[FPMD: Sorry for the late posting today. Went to Universal's Halloween Horror Nights last night and slept way in. Highly recommended if you are in Orlando around this time of the year.]
I've mentioned I'm a fan of financial guru Dave Ramsey. Dave is famous for his tough grandpa money tips that whips you into financial shape. Dave hates credit cards. And Dave is right - for the majority of credit card holders in America, simply having a credit card cause them to spend more. But I believe I'm not "majority" of Americans, so I went and added up all the rewards I've received from my credit cards thus far in 2016, and this is what I found...
Rewards, Rewards, Rewards!!!
Above is all of my credit card rewards and spending as of the September 2016 statement. Some qualifiers:
- It may look ridiculous that I've spent $35,078.25 in just 9 months, let me reassure you I'm not balling like crazy - roughly $30,000 of that is manufactured spending. I will address how I manufacture spending in a later post. Stay tuned...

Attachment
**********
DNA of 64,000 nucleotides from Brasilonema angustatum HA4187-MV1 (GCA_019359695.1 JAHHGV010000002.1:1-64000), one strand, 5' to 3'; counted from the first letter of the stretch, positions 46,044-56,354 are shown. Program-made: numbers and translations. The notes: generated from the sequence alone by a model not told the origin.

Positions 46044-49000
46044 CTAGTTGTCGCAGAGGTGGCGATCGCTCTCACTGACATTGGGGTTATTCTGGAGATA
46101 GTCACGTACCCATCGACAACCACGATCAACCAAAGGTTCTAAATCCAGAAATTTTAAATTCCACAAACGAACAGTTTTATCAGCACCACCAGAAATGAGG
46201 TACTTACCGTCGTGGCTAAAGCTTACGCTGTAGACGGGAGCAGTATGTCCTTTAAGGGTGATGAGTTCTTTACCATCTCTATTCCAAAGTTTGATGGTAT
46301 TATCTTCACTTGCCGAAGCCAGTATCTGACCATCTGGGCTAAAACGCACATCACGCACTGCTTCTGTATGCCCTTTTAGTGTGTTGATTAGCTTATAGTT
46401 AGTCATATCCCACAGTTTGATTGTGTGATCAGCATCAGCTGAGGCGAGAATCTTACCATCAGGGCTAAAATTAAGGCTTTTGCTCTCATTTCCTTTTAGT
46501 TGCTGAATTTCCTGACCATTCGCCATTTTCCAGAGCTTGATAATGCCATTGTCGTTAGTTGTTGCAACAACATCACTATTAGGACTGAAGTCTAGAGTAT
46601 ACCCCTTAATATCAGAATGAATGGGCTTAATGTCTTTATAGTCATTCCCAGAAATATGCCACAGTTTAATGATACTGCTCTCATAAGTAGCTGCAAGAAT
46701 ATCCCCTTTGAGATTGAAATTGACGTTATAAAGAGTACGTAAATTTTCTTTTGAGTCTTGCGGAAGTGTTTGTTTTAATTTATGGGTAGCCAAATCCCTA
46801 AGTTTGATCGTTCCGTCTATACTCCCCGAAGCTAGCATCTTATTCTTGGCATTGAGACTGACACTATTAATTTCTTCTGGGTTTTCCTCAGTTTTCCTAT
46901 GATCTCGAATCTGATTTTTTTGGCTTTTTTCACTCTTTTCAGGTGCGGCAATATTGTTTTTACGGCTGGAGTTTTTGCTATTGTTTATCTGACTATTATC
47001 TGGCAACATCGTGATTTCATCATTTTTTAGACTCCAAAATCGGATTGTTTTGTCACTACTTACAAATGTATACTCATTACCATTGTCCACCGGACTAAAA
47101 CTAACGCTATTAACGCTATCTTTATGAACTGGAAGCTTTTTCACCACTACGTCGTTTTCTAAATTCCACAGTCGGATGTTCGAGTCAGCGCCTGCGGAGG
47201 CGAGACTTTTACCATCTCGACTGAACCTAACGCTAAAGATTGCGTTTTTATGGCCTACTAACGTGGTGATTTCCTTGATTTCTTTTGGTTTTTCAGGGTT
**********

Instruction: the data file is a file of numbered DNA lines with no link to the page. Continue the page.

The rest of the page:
- The reward conversion rates are sourced from The Points Guy. I'm actually redeeming my Chase Ultimate Rewards points at a much higher rate than the quoted $0.021/pt. For example, I was able to use 80,000pts to book a first class ticket to China worth a staggering $7,000! My redemption rate for that flight was ~$0.0875/pt.
- The table does not reflect the Chase Sapphire Reserve card I recently received. I anticipate my earning rate to be significantly higher when those 100,000 bonus points are credited.
Future Proof Take
Much research has gone into consumer behavior, and most of it shows that we spend more when we use plastic. But the question is how much more? NerdWallet cites a study by Dun & Bradstreet where they found people spend 12-18% more when using credit cards instead of cash. As much as I wish I can do the same analysis on my own spending, I simply can't - I don't have any records on my spending before I had a credit card! What I can say is that I'm earning 10.22% back on all my credit card spending so far in 2016. We'll never know if I would be spending 10% less if I never had a credit card, but I'll take 10.22% over 0% if I had paid for everything with cash.
I will continue to track my credit card spending and rewards and update the table accordingly. One question I am interested in answering is whether having more credit cards increases my spending significantly vs if I stop applying for any new cards. Stay tuned...